1. Firstly, the Respondent was not satisfied that the funds loaned to the Applicant were under her control in the UK, which was against the provisions of paragraphs 2, 6 and 11 of the loan agreement. This allegation was founded upon the basis that the requirement of the Applicant to invest the loan in an Authorised Investment Destination (AID) Company was not satisfied, thus resulting an agreement to ‘lose its force’. The Respondent assumed that the reference to an ‘AID Company’ must refer to a specific company. However, this was not specified in the loan agreement and the Respondent’s claim was argued to be unreasonable, whist lacking any objective evidence.
  2. Secondly, the Respondent was not convinced that the Applicant’s investment was This was argued to be outside of the Respondent’s concern with the regards to the merits of the investment. The investment of 1 million pounds in the company is one of the main requirements to obtain a Tier 1 Investor Visa, which was done in accordance with the rules and regulations according to the facts.
  3. Thirdly, the Respondent referred to the Articles of Association of the company, alleging that its provisions prevented the funds from being under the Applicant’s control and disposable in the UK. However, the Articles of Association guaranteed that the funds would be redeemed to the Applicant, making them consistent with the fact that the Applicant had a sufficient control over them.
  4. Finally, the Respondent alleged that the Applicant’s investment was not within the category of paragraph 65(b) of Appendix A, namely ‘open-ended investment companies, investment trust companies, investment syndicate companies, or pooled investment vehicles’. However, no clear evidence was provided regarding this matter. The Respondent was concerned about a disclosure of the company’s principle business by its Accountants. This evidence was argued to be insufficient to assert the company’s activities at the time of the investment. Additionally, the Respondent referred to the information given by the Applicant during her interview, particularly that the Applicant exercises powers to control the company’s future investments, which was again argued to be lacking any reasonable basis on which to determine the applicability of paragraph 65(b) of Appendix A.

Success of the Application

Sterling Law, defined against all odds, provided all the necessary arguments in favour of the Applicants. Accordingly, the Administrative Review was successful on the grounds of paragraph AR2.11(d) of the Immigration Rules, particularly that the ‘original decision maker failed to apply the Secretary of State’s relevant published policy and guidance in relation to the application’.

The arguments presented by the Home Office authorities were made on the basis of their subjective and unreasonable assumptions, rather than relying on the objective evidence.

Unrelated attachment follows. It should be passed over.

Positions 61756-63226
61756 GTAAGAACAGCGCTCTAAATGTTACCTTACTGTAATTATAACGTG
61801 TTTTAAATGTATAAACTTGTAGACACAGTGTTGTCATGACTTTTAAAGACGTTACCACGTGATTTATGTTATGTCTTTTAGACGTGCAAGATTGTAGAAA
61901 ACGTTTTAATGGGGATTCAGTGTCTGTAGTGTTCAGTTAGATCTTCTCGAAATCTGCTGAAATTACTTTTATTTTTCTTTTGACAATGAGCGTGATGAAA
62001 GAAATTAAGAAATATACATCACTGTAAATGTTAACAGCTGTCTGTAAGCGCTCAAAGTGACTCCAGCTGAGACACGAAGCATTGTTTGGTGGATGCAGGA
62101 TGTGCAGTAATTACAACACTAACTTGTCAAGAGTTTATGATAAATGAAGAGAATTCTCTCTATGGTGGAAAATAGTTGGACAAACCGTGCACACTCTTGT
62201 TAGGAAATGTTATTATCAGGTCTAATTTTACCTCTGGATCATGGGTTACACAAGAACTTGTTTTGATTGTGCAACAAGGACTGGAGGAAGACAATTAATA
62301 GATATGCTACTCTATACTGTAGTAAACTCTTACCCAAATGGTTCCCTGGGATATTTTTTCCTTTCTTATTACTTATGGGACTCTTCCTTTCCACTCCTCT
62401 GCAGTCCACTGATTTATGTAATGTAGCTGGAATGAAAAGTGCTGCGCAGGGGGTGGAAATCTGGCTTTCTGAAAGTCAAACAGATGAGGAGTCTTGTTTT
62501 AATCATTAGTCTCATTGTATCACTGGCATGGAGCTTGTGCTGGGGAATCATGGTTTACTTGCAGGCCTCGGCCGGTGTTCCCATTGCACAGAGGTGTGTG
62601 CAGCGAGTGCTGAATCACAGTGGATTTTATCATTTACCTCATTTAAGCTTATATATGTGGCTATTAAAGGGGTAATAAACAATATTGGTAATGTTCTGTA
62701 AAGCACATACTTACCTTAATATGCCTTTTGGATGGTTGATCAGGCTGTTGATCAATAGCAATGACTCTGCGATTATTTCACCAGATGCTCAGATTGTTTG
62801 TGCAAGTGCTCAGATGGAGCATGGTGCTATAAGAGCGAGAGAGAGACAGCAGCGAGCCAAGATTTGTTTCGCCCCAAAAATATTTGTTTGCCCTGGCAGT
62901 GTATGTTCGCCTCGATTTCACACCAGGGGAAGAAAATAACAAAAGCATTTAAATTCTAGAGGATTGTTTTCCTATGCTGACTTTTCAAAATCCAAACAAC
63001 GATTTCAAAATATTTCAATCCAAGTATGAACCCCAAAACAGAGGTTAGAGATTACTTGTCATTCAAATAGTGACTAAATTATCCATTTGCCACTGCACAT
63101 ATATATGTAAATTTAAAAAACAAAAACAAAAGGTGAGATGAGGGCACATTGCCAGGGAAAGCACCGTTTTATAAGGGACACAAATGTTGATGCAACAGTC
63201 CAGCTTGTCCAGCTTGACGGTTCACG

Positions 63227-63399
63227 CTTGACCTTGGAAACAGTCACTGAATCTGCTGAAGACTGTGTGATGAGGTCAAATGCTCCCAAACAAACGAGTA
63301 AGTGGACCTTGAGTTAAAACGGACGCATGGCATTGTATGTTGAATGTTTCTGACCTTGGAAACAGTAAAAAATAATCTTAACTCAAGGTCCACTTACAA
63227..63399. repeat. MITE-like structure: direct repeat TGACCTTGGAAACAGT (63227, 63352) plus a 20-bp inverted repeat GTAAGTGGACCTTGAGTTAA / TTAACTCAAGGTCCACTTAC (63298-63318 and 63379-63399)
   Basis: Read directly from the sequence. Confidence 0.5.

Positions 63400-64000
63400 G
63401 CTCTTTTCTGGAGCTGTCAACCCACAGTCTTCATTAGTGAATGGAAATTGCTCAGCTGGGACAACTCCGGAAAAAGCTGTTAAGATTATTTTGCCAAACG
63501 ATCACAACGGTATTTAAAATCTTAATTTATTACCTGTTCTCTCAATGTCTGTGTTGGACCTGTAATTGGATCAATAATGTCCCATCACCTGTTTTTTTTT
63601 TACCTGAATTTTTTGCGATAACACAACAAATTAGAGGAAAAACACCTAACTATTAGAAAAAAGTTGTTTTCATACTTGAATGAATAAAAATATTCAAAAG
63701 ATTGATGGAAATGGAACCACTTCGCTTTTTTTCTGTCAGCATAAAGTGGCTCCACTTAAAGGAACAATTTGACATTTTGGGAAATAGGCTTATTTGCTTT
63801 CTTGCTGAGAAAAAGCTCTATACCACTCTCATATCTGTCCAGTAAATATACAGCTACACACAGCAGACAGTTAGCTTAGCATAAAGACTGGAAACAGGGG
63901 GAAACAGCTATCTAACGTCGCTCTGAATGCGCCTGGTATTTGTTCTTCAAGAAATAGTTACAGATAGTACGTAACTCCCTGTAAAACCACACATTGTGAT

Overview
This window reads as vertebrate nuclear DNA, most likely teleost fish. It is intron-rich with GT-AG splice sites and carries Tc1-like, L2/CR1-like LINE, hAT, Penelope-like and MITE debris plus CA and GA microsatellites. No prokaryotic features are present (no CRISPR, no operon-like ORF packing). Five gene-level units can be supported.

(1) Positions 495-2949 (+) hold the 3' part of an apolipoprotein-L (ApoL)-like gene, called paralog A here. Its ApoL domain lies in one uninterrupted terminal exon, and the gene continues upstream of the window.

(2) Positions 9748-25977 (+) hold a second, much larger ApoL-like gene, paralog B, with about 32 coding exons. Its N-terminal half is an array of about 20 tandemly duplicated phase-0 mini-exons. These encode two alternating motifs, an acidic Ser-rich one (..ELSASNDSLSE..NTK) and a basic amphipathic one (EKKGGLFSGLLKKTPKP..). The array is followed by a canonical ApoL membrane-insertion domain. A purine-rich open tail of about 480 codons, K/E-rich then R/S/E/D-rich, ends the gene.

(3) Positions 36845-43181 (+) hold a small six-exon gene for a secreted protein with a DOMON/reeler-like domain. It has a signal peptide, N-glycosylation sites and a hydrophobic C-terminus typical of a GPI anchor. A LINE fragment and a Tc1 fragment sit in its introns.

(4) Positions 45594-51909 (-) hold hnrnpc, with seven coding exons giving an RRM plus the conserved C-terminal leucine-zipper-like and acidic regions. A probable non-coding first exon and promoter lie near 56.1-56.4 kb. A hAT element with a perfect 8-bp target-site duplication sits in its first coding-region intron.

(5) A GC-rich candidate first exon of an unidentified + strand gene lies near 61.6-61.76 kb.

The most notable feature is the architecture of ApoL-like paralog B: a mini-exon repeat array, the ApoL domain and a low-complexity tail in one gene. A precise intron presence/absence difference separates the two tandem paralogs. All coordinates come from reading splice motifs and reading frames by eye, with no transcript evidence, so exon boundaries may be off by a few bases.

This is but a mere example of how passionate and dedicated Sterling Law is to fight for a just and unbiased bureaucracy.

Immigration Assistance

For expert advice and assistance in relation to your particular immigration case, please contact our immigration lawyers on Tel. +44(0)20 7822 8535, Mobile / Viber: +447463382838, by e-mail: contact@sterling-law.co.uk or via our online appointment booking form.

Home Office Unreasonable Conduct Incites Award of Costs Claims

The award of costs, though not a relatively new scheme is one that has recently had its scope expanded thanks to a court decision made at the end of last year. This time with an expert panel of senior judges stepping in to give their determination on whether Home Office officers can be held to account for unreasonable behaviour by way of an order of costs.

In the last few years, it has become unclear whether an order of costs can be made against Home Office officers who are not considered regulated legal representatives per se.

However, owing to Awuah (No2) an unpublished follow-up to its predecessor, Awuah and Ors [2017] UKFTT 555 (IAC), the Tribunal has positively determined that awards of costs can be made against the Home Office. Though, this power, granted by Rule 9 of the Tribunal Procedure (First-tier Tribunal) (Immigration and Asylum Chamber) Rules 2014 and Rule 10 of the Tribunal Procedure (Upper Tribunal Rules) Rules 2008, remains a power to be exercised with significant restraint. Perhaps a necessary constraint to prevent a colossal flood gate from being opened in claims against the Home Office. Nonetheless, it remains to be said, I am quite sure there are many.

Case Study

Sterling Law have recently acted as legal representatives to the Appellant – a Ghanaian citizen, refused a visa as a partner of a British citizen by the Home Office. The Home Office had claimed – as they too often do in assuming that in such cases sham marriages are predominantly made in order to obtain a British visa – that the appellant’s marriage was not a genuine and subsisting one. This, of course, turned out to be a false allegation and as the appellant’s legal representatives, we served several documentary evidences including DNA reports during the appeal in April which strongly contradicted such claims.

The Ghanaian appellant continues to be engaged in a genuine marriage and has borne a young child with his British wife, which overwhelmingly indicates an individual’s serious and sincere commitment to the development of his family life. A commitment that also entails the creation of the individual’s sustaining and long-lasting family-unit.  As such, all of this detail was assertively provided to the Home Office in evidence of the Appellant’s relationship with his wife and child. However, the Home Office not only and resoundingly failed to make a proper assessment of this case in our submission of the initial application, but there were also several incidents of negligence and unreasonable behaviour displayed throughout the duration of the appeal.